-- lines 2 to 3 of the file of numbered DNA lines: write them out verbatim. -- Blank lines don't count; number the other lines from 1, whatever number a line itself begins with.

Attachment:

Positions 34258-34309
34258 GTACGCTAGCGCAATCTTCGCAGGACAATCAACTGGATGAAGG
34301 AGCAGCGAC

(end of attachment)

34258 GTACGCTAGCGCAATCTTCGCAGGACAATCAACTGGATGAAGG
34301 AGCAGCGAC